Published originally in Portuguese as: Reações à reforma luterana no Norte: as diversas faces da heresia e heterodoxia na Historia de Gentibus Septentrionalibus, de Olaus Magnus (XVIs): PLURA, Revista de Estudos de Religião, ISSN 2179-0019, vol. 8, nº 2, 2017, p. 19-53. Dossiê “500 anos da Reforma Protestante”
This article intends to achieve two main goals: to analyse the theme of religious heterodoxy in Northern Europe in the transition between the Medieval and Early Modern Ages; thus, we shall analyse the changes suffered by the conception of heresy among the two periods in Christianity.
Specifically, we will observe the Swedish context in the first half of Sixteenth-century as a case study due to the Protestant Reformations and the end of the Kalmar Union. Such aspects will be observed in Olaus Magnus’s Historia de gentibus septentrionalibus, the last Roman-Catholic archbishop from Sweden, already in exile. Thus, we shall observe the diverse meanings received by heresy and heterodoxy in the referred work.
Keywords: Lutheran Reformation; Northern Europe; Medieval Scandinavia; History of Church
1. Heresy and Orthodoxy
“Heresy” comes from the Greek herein, to choose, to choose, implying the choice of a doctrine, a dogma, different from the one to which the role of the norm is attributed. The concept was formed at the beginning of the History of Christianity, assuming diverse and variable meanings, considering that, in order to define what deviates from the norm, it is first necessary to define what this norm is about (Falbel 2007, 13).
Thus, there is a particularly rich potential for reflection around heresy and heterodoxy in specific moments of Ecclesiastical History in which dogmatic definitions and ruptures occurred. If in Late Antiquity most of the heresies had a philosophical-theological character – discussions about the nature of Christ and the Trinity, for example – in the Late Middle Ages, heresies took on a popular, pragmatic character and distanced from philosophical hermeticism, usually linked to a character of contestation of order and social privileges, whether economic or even in the monopoly of preaching (Falbel 2007, 13ff).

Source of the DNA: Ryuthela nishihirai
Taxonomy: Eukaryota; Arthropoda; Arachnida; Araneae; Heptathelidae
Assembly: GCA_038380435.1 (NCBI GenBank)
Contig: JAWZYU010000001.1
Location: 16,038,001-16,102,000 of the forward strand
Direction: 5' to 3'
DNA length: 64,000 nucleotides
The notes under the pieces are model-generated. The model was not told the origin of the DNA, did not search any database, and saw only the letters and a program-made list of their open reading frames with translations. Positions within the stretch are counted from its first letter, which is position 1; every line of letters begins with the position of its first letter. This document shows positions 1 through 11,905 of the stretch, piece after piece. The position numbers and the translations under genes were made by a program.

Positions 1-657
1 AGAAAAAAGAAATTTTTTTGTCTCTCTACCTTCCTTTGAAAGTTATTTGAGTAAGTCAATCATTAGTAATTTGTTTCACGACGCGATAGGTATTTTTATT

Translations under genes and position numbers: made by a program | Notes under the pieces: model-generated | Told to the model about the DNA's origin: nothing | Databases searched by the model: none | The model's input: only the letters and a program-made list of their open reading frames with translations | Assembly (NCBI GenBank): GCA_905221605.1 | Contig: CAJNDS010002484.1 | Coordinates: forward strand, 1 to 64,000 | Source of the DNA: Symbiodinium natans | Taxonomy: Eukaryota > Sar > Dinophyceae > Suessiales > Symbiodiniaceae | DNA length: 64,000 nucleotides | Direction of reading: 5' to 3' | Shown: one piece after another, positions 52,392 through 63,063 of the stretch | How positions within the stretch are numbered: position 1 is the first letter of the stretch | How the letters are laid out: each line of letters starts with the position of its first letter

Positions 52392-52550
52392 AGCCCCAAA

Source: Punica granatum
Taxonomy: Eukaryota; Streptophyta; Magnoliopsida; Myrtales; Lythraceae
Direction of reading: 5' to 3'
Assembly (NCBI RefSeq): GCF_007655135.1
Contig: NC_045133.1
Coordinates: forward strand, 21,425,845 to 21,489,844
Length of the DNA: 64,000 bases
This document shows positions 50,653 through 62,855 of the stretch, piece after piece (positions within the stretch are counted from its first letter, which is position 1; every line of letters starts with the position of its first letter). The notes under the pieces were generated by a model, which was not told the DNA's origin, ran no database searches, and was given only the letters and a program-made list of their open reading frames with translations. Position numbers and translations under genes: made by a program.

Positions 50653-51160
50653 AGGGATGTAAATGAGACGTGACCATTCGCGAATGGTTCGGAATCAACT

The idea of heresy is directly linked to alterity. In Protestant Europe, religious movements ended up awakening and deepening prejudices and passions concerning this undefined “other” in attempts at purification that often identified evil with religious opponents – usually Catholic or Anabaptist, but also ultimately leading to a process of demonization of European popular culture (Waite 2003, 88).
From the Roman Catholic point of view of early modernity, there is a fundamental difference in the perception of the heretic concerning his Protestant counterpart. Protestantisms were imbued and strengthened with the idea of purification and return to a supposedly original interpretation of the Scriptures, thus emphasizing the idea of rupture as purification and conceiving mostly the heretic as the Catholic, under which Christianity distanced itself from the first love and the holy teaching. For the Roman, however, the Protestant heretic is the transgressor of the norm established and preserved for centuries by the Roman institution; in this way, the heretic is the one who, promoting rupture, attacks continuity.
We can abstract from this reasoning that, in the Roman milieu, the fight against heresy has an ideological kinship with the idea of preserving the ancient and reacting to innovation. Although it is not our purpose to make a universal generalization, at least in moments of the Historia de Gentibus Septentrionalibus, it is possible to notice that what is attacked by the author as heresy could, in a context without the same religious debate, be considered as an action of reactivity to the change of customs and practices, with minor theological implication.
2. Europe in the transition from the Middle Ages to Modernity and the emergence of confessionality
The extreme relevance of religion must be highlighted among the conjuncture and structural circumstances that underwent transformation between the so-called Middle and Modern Ages. Traditionally, whether in common sense or – regrettably – even in academia, the Middle Ages are considered a period of “darkness”, “ignorance”, and all sorts of derogatory adjectives and characteristics.
Among these, the factor that is mostly brought up is the religious issue; simplistic equalizations are commonly carried out, such as the Middle Ages being associated with faith and religious sentiment, in contrast to Modernity, associated with the awakening of rationality and even scientificity.